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Does use-mention distinction sometimes warrant breaking the following capitalization and punctuation conventions?

  • American convention recommends placing punctuation within quote marks.
  • Sentences should begin with a capital letter.

What is the proper way to deal with the quoted parts in the following sentence? I would usually write:

There’s a typo in the third paragraph. “through” should be “thorough”.

But might these other options be the right way?

  1. There’s a typo in the third paragraph. “Through” should be “thorough”.
  2. There’s a typo in the third paragraph. “through” should be “thorough.”
  3. There’s a typo in the third paragraph. “Through” should be “thorough.”

The above could be fixed by placing the words in italics.

If the typo included a punctuation error, I would be inclined to write:

There's a typo in the third paragraph. "I waited," should be "I waited.".

Using two periods around the end quote seems wrong, but without them, maybe an American would interpret it as a suggestion to just remove the comma in "I waited,".

These questions seemed related, but not quite what I was looking for:

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Is it me, or is option “1” identical to option “3”? –  Mr Lister Oct 2 '12 at 18:49
    
@MrLister, They were the same; in editing some unrelated items (spelling and punctuation errors in the post) I moved the period inside the closing quote marks for option 3. Now the cases are 0:«“t”–“t”.», 1:«“T”–“t”.», 2:«“t”–“t.”», 3:«“T”–“t.”» –  jwpat7 Oct 2 '12 at 19:20
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2 Answers 2

up vote 7 down vote accepted

Just use a colon instead:

There's a typo in the third paragraph: "through" should be "thorough".

And never put non-literal punctuation in literal strings. That's screwed up, and screws things up.

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+1. Marred only by the lack of an Oxford comma, and the occasion to use one. –  Robusto Oct 2 '12 at 18:18
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Written English style can accommodate tokens that are not words, usually as nouns, sometimes as verbs (the = equal sign, for example), occasionally as other parts of speech. However, for whatever reason, written English style does not like to begin sentences with such nonword tokens. For example, there is no trouble here:

In the mathematical expression dy/dx, which represents a derivative or rate of change, x is an independent variable.

Shuffle the prepositional phrase to the end, though, and a problem emerges. This is wrong:

x is the independent variable in the mathematical expression dy/dx.

This too is wrong:

X is the independent variable in the mathematical expression dy/dx.

Obviously, there exist various ways to reorder or recast the sentence to evade the problem, such as,

It is the variable x that is the independent one in the mathematical expression dy/dx.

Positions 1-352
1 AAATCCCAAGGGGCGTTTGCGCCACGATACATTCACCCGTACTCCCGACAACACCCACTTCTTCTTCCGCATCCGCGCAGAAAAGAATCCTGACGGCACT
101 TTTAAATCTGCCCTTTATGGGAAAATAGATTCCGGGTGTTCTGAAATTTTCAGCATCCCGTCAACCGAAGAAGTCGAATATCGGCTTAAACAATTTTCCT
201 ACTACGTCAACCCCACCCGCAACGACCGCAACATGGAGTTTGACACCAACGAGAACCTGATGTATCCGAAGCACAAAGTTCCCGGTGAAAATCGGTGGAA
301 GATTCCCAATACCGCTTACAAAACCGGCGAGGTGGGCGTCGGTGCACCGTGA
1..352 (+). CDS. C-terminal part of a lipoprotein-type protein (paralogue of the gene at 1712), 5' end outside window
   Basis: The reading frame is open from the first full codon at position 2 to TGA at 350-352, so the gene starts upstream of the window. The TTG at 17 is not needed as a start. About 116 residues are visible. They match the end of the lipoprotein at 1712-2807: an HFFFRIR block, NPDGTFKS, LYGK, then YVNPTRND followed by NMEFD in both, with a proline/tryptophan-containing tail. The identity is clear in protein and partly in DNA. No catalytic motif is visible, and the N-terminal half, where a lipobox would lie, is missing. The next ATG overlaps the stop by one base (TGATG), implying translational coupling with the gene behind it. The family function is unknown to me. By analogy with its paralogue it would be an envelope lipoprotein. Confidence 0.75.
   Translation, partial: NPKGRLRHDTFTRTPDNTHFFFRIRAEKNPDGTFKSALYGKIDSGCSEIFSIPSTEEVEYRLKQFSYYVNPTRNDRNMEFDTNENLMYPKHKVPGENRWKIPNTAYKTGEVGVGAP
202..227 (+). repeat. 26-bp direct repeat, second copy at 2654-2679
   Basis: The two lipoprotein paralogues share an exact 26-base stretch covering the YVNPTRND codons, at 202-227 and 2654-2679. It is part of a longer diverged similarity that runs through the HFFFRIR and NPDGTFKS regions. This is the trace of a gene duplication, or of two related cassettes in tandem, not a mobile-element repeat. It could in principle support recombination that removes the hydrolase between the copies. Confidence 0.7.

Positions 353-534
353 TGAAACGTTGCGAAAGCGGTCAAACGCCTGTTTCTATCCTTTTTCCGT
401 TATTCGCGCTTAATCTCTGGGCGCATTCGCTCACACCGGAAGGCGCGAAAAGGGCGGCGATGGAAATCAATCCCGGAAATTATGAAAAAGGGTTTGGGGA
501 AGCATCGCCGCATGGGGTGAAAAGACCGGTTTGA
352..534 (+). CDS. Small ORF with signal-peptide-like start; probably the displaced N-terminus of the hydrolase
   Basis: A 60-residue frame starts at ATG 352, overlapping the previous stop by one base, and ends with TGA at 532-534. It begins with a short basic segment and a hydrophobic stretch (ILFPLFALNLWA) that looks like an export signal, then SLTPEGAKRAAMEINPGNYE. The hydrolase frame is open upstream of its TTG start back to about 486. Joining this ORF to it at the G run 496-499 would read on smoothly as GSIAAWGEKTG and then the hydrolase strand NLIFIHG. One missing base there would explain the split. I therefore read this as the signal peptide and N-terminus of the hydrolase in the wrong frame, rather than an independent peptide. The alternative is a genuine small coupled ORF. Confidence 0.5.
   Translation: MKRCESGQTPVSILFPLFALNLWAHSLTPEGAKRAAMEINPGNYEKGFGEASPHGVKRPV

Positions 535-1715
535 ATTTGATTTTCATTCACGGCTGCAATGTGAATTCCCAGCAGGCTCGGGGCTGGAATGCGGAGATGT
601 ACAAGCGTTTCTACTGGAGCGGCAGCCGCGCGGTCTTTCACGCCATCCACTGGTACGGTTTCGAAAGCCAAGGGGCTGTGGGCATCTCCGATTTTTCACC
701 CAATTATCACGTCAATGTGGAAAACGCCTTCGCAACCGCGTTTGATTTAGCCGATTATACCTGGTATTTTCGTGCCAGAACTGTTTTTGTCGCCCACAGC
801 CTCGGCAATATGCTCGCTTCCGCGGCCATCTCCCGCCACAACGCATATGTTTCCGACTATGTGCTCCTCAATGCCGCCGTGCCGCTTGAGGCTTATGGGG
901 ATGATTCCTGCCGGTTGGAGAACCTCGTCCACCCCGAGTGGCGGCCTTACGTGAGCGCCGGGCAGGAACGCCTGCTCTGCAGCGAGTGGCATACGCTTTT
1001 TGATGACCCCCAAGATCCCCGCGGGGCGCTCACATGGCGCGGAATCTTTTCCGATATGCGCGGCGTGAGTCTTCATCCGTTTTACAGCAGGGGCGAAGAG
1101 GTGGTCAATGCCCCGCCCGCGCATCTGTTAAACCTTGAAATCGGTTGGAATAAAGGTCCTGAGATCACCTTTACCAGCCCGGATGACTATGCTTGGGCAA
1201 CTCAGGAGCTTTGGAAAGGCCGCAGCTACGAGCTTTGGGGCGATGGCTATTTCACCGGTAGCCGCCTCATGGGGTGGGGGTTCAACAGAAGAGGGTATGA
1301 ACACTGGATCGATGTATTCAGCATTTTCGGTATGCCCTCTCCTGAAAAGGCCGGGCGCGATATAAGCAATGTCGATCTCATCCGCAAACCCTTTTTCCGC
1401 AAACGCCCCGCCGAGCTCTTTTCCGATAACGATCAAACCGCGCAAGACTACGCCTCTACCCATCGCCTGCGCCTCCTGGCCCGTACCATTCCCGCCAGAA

However, what if one does not wish to evade the problem? What if one prefers to tackle the problem, head-on?

About all one can do in such a case is to prefix an otherwise useless article to the token as particle, merely for printed style's sake:

The x is the independent variable in the mathematical expression dy/dx.

Watch out then for parallelism of construction:

The x is a variable in the mathematical expression dy/dx, as is the y.

When needed, one can precede almost any nonword token with a the, a or an to begin a sentence. In your example, then,

The “through” should be “thorough”.

(Observe incidentally the odd placement of the period, outside the quotes. The reason for this is that you are giving instructions for corrections, as @tchrist notes. If you place the period where Americans otherwise would, within the quotes, you can confuse the copy editor or typesetter.)

Observe that none of the above is necessary merely to begin a clause, nor to follow a colon or semicolon, but only to begin a sentence.

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No, you don't understand. You cannot do what you are doing when you are giving instructions for corrections. I have thousands of pages of published text, and have copyedited a dozen times that amount. You cannot use American-style illogical quoting when giving precise update instructions, or you will screw it up royally. I speak from experience. Stop doing that. –  tchrist Oct 2 '12 at 20:17
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@tchrist: Answer edited as suggested. –  thb Oct 2 '12 at 20:29
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@tchrist: Only if the punctuation mark would be a serious option: in most cases, it won't, and so the American version will be clear enough to the editor. –  Cerberus Oct 2 '12 at 20:32
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@cerberus: (as someone who sets type) when dealing with corrections I do not want ambiguity and I do not want to decide what to do. "Serious Option" is a judgement call, and typesetters should be making them as little as possible. So tchrist is correct: in the context of things where string literals exist (such as copy editing and programming), one does not insert extra information into the data. –  horatio Oct 2 '12 at 21:09
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@horatio: Um if there is real ambiguity, then of course you should make sure what you're doing is crystal clear. But in most cases, which excludes citing computer code, of course, I contend that there is no ambiguity, as in an ordinary news article where the full stop would be impossible in the given sentence. –  Cerberus Oct 2 '12 at 21:41
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